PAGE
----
A simplified implementation of Quicksort
Quicksort is a beautiful algorithm. It's considered the fastest sorting algorithm in practice. Most implementations I've seen online are complicated. This post will demonstrate a simple implementation that trades space complexity for readability.
How does quicksort work?
- Choose a pivot element.
- Partition: Put all elements smaller than the pivot in a smaller array, (say, smaller_subarray). Put all elements greater than the pivot in another array (say, greater_subarray).
- Recurse & Merge: Recursively sort the smaller and greater sub-arrays. Merge the sorted arrays with the pivot.
How do we implement it in Python?
Let's start with the high-level function
def quicksort(array: List[int]) -> List[int]: """Recursive implementation of quicksort. Args: array (List[int]): a list of integers Returns: List[int]: sorted array """ # Base case if len(array) <= 1: return array # Step 1: choose a pivot pivot_idx = random.choice(range(len(array))) # Step 2: partition smaller_subarray, greater_subarray = partition(array, pivot_idx) # Step 3: Recurse on smaller and greater subarrays. return ( quicksort(smaller_subarray) + [array[pivot_idx]] + quicksort(greater_subarray) )
Let's go line by line,
if len(array) <= 1: return array
Every recursive function must have one. If we have an empty or single-item array, there's nothing to sort. We simply return the array.
Step 1: Choose a pivot
pivot_idx = random.choice(range(len(array)))
The choice of pivot is the difference between having an
O(N log N) vs
O(N^2) time complexity.
How so? Let's take an example.
The worst-case involves having an already sorted array.
array = [1,2,3,4,5]
The image below shows recursion trees using two different pivot selection strategies:
- Blue lines => the greater subarray.
- Orange lines => the smaller subarray.
- Red lines => the pivot.
Left shows the case where we always choose the first/last item as the pivot. This leads to higher recursion depth as the subproblem size reduces by 1 at each level. We have roughly
O(N)levels / recursive calls. Since joining the sub-arrays with the pivot is
O(N), this leads to
Right shows the ideal case where we choose the median as the pivot at every level. This leads to balanced sub-problems. The recursion depth is lower, roughly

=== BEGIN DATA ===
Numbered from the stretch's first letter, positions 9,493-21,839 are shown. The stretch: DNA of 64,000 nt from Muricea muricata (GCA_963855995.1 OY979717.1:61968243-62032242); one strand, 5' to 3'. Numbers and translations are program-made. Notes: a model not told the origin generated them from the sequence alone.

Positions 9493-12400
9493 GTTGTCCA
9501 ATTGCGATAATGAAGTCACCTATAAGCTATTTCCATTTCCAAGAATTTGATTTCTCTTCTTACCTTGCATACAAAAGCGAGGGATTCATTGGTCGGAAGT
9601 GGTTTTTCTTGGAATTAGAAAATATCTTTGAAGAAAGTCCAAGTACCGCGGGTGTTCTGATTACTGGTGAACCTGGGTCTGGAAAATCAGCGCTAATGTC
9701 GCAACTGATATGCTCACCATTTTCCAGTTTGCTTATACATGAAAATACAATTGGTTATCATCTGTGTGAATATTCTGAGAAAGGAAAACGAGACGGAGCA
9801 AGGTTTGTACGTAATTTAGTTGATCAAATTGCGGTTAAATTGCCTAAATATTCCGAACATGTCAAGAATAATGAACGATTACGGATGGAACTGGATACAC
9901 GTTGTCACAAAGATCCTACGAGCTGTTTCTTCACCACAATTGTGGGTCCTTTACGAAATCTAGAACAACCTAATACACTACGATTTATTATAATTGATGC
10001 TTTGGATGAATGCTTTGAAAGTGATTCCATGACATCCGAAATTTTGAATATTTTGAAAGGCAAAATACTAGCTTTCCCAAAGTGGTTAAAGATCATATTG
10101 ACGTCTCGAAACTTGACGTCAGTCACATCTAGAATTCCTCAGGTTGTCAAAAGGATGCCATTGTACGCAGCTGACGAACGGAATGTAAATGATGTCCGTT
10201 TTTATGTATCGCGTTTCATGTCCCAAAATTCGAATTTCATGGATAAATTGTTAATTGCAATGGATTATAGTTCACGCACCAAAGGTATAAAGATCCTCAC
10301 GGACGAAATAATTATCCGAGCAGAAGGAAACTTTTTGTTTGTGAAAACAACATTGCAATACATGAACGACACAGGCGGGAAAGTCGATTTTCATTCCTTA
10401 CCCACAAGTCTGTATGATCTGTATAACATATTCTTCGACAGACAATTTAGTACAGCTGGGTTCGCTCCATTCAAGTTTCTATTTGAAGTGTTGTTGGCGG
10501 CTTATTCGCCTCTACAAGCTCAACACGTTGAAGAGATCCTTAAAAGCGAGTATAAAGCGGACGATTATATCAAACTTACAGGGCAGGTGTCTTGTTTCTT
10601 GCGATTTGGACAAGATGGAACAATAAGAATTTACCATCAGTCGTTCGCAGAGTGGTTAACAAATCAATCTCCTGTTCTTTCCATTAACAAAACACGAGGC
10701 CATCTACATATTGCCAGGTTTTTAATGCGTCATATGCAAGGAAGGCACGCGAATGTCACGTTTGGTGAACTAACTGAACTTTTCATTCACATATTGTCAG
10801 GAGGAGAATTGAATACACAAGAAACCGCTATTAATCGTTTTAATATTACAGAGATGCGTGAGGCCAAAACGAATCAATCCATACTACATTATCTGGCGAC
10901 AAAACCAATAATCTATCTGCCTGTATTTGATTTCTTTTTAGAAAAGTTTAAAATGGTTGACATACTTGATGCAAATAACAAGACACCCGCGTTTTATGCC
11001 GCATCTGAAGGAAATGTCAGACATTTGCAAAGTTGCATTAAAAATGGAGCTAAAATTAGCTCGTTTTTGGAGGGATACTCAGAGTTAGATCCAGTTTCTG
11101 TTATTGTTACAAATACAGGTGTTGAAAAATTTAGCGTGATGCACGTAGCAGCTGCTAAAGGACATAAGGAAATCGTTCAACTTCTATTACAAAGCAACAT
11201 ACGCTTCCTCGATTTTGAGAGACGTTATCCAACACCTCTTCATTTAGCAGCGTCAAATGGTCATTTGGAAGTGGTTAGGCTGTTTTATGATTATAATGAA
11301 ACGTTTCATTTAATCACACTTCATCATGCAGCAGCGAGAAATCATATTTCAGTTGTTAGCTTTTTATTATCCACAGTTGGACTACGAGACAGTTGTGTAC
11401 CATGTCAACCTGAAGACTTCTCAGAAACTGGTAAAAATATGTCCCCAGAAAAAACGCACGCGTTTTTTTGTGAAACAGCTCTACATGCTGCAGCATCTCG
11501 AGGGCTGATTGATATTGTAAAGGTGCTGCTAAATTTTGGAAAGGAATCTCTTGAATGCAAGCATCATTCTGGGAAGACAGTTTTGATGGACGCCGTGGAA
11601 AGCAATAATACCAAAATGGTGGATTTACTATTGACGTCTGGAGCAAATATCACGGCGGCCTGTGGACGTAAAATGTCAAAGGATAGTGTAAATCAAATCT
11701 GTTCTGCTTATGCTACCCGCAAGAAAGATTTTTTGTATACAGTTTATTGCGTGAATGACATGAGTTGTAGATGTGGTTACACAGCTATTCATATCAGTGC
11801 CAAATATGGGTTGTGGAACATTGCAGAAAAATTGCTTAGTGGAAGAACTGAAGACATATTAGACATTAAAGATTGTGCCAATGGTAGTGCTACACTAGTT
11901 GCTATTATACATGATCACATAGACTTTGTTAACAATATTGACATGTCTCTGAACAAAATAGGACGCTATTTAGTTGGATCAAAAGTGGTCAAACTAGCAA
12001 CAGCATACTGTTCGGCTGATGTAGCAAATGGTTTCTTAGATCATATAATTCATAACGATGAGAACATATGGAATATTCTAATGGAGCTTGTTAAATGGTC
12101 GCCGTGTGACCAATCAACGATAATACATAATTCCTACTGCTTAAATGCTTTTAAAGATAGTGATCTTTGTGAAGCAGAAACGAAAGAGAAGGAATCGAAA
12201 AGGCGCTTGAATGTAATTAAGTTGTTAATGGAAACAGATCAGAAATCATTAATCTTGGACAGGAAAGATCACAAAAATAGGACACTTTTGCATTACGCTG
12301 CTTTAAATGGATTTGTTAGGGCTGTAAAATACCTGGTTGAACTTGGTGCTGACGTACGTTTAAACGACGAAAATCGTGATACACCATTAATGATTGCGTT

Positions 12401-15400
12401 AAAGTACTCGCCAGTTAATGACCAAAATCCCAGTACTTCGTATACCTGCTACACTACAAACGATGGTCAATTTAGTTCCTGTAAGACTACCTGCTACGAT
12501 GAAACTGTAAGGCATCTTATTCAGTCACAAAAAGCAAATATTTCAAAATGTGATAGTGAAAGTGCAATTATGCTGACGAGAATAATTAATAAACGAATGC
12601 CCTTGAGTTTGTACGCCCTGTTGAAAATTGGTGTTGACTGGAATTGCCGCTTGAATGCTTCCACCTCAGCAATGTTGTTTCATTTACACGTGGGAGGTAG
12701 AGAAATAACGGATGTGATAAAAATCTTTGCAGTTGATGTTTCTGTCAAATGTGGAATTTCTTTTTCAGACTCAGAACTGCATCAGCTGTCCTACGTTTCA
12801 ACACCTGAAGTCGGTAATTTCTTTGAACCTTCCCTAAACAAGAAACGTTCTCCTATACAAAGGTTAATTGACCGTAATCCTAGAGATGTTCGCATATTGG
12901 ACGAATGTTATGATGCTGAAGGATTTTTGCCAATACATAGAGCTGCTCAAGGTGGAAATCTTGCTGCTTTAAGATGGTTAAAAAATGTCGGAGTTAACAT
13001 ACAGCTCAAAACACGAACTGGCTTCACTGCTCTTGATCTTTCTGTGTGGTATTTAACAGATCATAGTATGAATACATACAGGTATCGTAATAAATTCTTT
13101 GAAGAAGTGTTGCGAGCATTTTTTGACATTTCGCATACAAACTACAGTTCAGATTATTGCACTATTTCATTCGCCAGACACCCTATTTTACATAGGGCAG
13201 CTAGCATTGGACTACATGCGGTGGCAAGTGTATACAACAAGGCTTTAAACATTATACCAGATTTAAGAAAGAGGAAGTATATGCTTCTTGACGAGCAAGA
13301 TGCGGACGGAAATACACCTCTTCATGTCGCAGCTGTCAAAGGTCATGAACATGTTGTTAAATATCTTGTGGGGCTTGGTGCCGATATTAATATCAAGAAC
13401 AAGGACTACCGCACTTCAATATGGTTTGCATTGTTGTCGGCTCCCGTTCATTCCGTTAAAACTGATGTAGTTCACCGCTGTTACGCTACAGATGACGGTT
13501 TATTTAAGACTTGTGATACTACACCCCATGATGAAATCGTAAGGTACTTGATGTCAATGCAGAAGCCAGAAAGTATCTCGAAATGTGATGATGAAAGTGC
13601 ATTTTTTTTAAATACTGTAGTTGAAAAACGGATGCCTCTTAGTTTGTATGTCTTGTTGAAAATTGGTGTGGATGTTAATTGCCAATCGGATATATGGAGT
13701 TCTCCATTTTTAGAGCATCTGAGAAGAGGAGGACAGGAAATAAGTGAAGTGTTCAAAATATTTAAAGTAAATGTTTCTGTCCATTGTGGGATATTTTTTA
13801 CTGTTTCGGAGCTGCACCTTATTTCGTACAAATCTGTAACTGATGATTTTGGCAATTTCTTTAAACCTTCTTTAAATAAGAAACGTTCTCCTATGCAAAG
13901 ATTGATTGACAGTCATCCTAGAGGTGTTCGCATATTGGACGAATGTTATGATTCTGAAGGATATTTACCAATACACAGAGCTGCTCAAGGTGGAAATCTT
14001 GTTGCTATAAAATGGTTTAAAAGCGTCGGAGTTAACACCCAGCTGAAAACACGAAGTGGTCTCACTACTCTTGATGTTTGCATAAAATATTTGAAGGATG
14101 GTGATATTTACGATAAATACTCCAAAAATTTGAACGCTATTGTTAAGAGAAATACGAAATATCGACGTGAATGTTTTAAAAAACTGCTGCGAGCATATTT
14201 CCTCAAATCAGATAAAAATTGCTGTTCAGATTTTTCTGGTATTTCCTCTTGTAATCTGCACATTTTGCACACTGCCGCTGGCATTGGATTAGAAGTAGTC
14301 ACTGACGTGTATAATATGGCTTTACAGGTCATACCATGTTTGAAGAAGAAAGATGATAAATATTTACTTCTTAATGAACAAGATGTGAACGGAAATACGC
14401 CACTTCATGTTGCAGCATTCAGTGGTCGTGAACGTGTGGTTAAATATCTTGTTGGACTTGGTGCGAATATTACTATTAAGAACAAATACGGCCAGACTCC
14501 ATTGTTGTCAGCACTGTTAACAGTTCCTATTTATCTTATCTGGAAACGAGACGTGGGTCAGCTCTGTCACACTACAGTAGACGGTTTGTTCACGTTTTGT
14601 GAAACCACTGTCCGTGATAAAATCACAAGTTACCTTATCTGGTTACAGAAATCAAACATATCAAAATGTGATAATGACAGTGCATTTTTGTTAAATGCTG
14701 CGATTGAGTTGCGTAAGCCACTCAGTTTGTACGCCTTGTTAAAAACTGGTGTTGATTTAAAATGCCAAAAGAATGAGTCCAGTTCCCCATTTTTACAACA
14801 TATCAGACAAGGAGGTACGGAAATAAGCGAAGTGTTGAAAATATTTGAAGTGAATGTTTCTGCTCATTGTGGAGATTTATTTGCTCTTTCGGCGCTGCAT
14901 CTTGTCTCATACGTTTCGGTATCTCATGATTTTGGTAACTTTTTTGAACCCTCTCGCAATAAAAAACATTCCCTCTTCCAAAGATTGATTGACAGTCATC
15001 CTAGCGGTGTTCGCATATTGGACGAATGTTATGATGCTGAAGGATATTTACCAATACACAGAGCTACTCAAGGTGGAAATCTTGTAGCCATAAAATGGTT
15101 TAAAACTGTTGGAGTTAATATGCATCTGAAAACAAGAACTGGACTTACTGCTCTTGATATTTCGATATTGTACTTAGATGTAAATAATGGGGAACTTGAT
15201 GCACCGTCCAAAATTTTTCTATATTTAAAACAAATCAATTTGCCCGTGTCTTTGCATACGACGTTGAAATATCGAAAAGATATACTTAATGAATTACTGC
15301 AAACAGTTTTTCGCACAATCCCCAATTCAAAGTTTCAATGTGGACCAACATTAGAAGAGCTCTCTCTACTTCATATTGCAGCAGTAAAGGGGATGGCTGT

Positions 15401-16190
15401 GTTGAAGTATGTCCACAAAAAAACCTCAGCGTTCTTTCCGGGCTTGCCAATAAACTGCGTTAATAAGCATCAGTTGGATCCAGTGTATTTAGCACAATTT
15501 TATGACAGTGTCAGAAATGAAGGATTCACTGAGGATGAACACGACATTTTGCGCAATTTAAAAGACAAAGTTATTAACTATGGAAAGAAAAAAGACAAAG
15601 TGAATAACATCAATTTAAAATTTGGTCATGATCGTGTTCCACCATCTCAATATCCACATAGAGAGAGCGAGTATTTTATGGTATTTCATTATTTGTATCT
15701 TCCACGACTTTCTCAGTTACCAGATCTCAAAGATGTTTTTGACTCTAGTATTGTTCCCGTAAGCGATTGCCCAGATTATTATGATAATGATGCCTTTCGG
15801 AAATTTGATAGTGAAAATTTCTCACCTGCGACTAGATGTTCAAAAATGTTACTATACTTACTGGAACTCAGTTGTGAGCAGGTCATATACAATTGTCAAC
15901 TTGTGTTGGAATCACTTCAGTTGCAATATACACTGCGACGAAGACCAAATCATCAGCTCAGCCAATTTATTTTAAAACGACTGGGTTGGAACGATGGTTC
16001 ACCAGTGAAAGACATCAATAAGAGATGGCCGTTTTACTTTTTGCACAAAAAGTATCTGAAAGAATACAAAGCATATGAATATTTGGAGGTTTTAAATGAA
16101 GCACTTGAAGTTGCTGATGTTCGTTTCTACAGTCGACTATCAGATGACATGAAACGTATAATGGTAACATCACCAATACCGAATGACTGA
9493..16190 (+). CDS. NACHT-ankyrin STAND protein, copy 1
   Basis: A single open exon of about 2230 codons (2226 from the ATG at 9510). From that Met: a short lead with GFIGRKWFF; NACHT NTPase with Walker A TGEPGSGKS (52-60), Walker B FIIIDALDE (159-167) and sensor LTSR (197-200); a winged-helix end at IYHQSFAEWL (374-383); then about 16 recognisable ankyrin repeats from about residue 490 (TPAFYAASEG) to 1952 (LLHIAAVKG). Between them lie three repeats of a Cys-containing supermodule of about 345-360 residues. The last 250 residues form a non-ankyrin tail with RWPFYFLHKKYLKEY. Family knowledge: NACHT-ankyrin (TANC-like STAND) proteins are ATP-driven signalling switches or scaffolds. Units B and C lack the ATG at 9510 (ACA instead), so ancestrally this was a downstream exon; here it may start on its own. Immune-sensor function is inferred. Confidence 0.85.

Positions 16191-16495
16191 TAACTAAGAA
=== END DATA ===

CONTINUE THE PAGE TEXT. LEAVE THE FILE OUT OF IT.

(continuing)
O(log N). This leads to
O(N log N)time complexity.
Choosing a random pivot leads to an expected runtime of
O(N log N) time complexity. We use that in this implementation.
Wait! There's still one case where
quicksort() could be
O(N^2), even after choosing a randomized/median pivot. This is the case when every item in the array is identical. We could add a check to avoid this case as well.
According to this source ,
The probability that quicksort will use a quadratic number of compares when sorting a large array on your computer is much less than the probability that your computer will be struck by lightning!
Step 2: Partition
We write the high-level function assuming that we have a magic function
partition() which returns two arrays.
smaller_subarray: all elements
greater_subarray: all elements
The implementation of
partition() is quite simple. We compare each item in the array with the pivot. If it's
<= pivot, we add it to the smaller sub-array, else we add it to the greater sub-array.
def partition(array: List[int], pivot_idx: int) -> Tuple[List[int], List[int]]: """Parition array into subarrays smaller and greater than the pivot. Args: array (List[int]): input array pivot_idx (int): index of the pivot Returns: Tuple[List[int], List[int]]: smaller subarray, greater subarray """ smaller_subarray, greater_subarray = ,  for idx, item in enumerate(array): # we don't want to add pivot to any of the sub-arrays if idx == pivot_idx: continue if item <= array[pivot_idx]: smaller_subarray.append(item) else: greater_subarray.append(item) return smaller_subarray, greater_subarray
return ( quicksort(smaller_subarray) + [array[pivot_idx]] + quicksort(greater_subarray) )
This step is quite exquisite. We recurse on the smaller and greater sub-arrays and place the pivot in between them. The beauty of a recursive implementation is that we could re-use our function with a smaller size of the input and trust that it would work.
Let's unroll it a bit.
quicksort(smaller_subarray)=> returns a sorted version of the
[array[pivot_idx]]=> out pivot in a list. It's needed for concatenating it with the other two lists.
quicksort(greater_subarray)=> returns a sorted version of the
Now, we join the 3 lists including the pivot, and return the final sorted list.
Expected run-time of
O(N log N) since it's a randomized implementation.
O(N) work at each
quicksort() call. The major components are
partition() and merge step - both are
For randomized implementation, we have O(log N) levels/recursive calls.
So, expected time complexity ~
Number of recursive calls *
work done per recursive call ~
O(N) * O(log N) ~
O(N log N)
O(N) since we use extra space for storing the smaller and greater sub-arrays. The recursion stack also uses
O(log N) space. Overall, this implementation uses
The in-place implementation without using auxiliary lists would lead to an
O(log N) space complexity.
The implementation including the
partition() and tests are here.